Sure, Jason Statham fits the description of author Donald E Westlake’s lead character Parker as the brawny thief from the series of crime thrillers. Like in the books, Parker’s past is shrouded in mystery; he doesn’t even reveal a first name. Those who help Parker are richly rewarded. And as with all Statham movies, he is impassive albeit unerringly decent. But one generally expects more from a book-to-big screen adaptation.
Director Taylor Hackford, who is surprisingly best remembered for his films Ray and An Officer and a Gentleman, delivers a highly predictable screenplay through Parker. The audience is easily a step ahead of the plot.
A typical Statham introduction sets the tone for a heist at the Ohio State Fair revealing his role in a five-member robbery gang. But Parker is not your average thief. His code of ethics means unless compelled to, he will not commit murder. “I don’t steal from people who can’t afford it and I don’t hurt people who don’t deserve it,” he says while holding hostages at gun-point.
Parker also has a girlfriend, Clare (Booth), to go home to. Incidentally, it is her father Hurley (Nolte), also Parker’s mentor, who introduced him to the gang led by Melander (Chiklis). Things go horribly wrong during the heist and the thieves leave Parker for dead. Hurley finds out a tad late and soon the family is on the run. But by now, you begin to wonder if Lopez is a cameo but she eventually does surface, as stressed-out real estate broker Leslie Rodgers.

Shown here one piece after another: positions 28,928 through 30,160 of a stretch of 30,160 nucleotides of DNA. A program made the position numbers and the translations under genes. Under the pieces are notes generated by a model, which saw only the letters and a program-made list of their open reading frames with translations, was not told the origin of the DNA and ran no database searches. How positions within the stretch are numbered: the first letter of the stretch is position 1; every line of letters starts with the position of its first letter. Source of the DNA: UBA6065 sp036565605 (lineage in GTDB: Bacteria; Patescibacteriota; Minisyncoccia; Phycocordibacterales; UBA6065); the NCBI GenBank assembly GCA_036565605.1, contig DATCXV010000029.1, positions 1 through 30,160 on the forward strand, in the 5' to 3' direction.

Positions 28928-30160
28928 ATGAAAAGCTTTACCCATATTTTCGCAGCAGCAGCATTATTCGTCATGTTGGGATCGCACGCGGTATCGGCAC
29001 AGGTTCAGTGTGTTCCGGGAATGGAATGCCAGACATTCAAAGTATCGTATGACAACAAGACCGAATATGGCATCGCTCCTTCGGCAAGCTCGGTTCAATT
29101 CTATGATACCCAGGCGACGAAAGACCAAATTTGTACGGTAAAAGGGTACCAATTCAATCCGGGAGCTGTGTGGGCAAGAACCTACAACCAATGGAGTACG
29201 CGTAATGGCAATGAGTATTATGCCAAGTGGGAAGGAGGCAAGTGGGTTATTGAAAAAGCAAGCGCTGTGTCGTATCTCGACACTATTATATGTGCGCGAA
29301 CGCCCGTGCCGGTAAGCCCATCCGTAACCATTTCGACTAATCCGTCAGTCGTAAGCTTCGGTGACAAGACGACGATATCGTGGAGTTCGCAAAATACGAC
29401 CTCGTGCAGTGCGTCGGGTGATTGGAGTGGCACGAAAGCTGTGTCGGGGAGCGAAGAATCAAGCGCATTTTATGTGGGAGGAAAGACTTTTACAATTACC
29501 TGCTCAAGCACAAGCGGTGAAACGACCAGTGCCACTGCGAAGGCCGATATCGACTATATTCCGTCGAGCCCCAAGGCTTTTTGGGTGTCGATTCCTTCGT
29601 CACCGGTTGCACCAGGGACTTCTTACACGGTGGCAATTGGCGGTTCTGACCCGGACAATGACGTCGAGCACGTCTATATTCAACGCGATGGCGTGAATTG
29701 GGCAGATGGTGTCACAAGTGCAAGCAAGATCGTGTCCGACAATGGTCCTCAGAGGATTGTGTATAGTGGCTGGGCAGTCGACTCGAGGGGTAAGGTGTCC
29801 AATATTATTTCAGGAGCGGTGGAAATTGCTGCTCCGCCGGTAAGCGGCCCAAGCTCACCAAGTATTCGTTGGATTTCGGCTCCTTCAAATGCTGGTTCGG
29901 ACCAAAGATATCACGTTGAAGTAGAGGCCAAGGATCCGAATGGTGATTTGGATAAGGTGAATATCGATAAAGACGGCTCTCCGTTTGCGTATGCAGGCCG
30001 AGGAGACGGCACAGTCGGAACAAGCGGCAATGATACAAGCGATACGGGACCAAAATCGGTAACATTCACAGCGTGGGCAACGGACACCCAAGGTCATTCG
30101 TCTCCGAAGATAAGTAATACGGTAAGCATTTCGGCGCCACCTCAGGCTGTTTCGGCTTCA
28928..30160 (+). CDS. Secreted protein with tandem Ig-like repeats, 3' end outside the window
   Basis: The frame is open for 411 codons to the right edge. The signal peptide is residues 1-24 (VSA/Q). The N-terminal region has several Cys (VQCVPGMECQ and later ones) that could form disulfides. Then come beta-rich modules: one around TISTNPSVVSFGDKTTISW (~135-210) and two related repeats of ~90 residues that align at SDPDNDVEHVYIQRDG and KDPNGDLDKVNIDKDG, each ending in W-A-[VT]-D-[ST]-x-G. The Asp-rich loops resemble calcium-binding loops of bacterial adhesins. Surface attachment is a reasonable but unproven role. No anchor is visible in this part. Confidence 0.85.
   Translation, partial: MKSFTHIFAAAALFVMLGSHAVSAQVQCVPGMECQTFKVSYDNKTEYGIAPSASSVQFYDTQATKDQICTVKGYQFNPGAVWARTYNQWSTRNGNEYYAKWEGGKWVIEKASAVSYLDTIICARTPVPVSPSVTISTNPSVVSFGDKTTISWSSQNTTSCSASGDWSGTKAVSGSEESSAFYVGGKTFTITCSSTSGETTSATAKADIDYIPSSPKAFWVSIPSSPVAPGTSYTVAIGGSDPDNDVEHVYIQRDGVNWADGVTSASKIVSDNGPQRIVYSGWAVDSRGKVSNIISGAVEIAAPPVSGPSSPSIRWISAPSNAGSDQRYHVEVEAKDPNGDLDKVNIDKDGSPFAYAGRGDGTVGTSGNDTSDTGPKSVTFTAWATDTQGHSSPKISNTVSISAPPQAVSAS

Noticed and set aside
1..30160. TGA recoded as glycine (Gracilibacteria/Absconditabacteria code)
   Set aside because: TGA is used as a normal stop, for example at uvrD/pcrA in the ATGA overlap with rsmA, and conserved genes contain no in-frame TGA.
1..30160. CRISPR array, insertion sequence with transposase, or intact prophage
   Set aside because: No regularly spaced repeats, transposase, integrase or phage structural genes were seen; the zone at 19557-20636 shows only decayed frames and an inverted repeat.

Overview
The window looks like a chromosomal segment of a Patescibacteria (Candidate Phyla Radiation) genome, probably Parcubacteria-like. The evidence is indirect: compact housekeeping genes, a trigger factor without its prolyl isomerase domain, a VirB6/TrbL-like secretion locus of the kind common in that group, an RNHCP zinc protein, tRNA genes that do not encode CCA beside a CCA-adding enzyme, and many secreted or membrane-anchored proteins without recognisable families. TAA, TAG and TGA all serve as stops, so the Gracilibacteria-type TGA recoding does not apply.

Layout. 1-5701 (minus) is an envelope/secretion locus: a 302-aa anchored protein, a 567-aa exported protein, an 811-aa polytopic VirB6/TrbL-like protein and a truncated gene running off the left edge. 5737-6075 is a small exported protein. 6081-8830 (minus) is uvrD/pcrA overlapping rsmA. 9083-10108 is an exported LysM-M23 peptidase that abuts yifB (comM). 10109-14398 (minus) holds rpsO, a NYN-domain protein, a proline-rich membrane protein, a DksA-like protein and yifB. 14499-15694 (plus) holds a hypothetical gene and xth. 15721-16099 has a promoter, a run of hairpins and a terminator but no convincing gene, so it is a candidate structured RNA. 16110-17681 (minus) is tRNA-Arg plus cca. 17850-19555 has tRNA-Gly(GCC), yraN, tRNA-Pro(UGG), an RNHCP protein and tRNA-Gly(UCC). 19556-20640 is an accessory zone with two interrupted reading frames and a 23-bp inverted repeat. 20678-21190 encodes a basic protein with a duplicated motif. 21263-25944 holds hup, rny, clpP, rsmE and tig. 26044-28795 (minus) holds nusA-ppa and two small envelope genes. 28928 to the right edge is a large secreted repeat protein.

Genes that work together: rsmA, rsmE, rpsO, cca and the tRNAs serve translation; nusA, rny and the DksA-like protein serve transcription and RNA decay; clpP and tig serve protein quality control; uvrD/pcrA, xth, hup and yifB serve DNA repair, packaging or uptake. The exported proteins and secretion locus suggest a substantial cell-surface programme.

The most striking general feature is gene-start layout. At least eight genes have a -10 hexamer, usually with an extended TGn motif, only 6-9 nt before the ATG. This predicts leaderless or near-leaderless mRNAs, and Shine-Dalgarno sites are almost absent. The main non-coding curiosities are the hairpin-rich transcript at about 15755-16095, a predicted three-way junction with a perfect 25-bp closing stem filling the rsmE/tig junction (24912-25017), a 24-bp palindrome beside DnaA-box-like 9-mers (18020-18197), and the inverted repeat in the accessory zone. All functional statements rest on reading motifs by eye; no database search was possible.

On the run, Parker takes on a new identity - a Texan called Daniel Parmitt. His decision to secure a safe place for Hurley and Clare leads him to the upscale Palm Beach and commission-desperate Rodgers but what do you know? Melander & Co are in the neighbourhood planning their next big hit. Gang member Hardwicke (Hauptman) gets wind of Parker having survived and puts assassin Kroll (Bernhardt) on the job.
Meanwhile, Rodgers has her own problems to deal with - as a divorced 40 year old strapped for cash, she lives with her nagging mother Ascension (LuPone). Rodgers’ car is on the verge of possession by the bank; her job is yet to strike gold. Not one to forgive a betrayal, Parker plans on eliminating the gang and stealing their loot.
While on business with Parker alias Parmitt, Rodgers thinks he could be the answer to her lonely existence. A history check exposes Parmitt and his fake Texan accent. Rodgers senses a windfall and wants in on the heist - what she brings to the table is her knowledge of the Palm Beach layout.
Now if Lopez was the supposed comic relief to the film in the stereotypical real estate agent suits and blowout, she makes zero impact.
Even for a meddling trouble magnet. Lopez and Statham have no chemistry, making one wonder if it is bad casting or if Lopez if losing the sizzle she brought to the screen with George Clooney in Out of Sight. And it doesn’t help having the camera always behind her.
Standard Statham fare translates into slick stunts, guns and blood - lots of it - without him batting an eyelid. In Parker, he does so in disguises too, including cowboy gear. Save for the occasional one-liners, this film borders between tolerable and easily forgettable.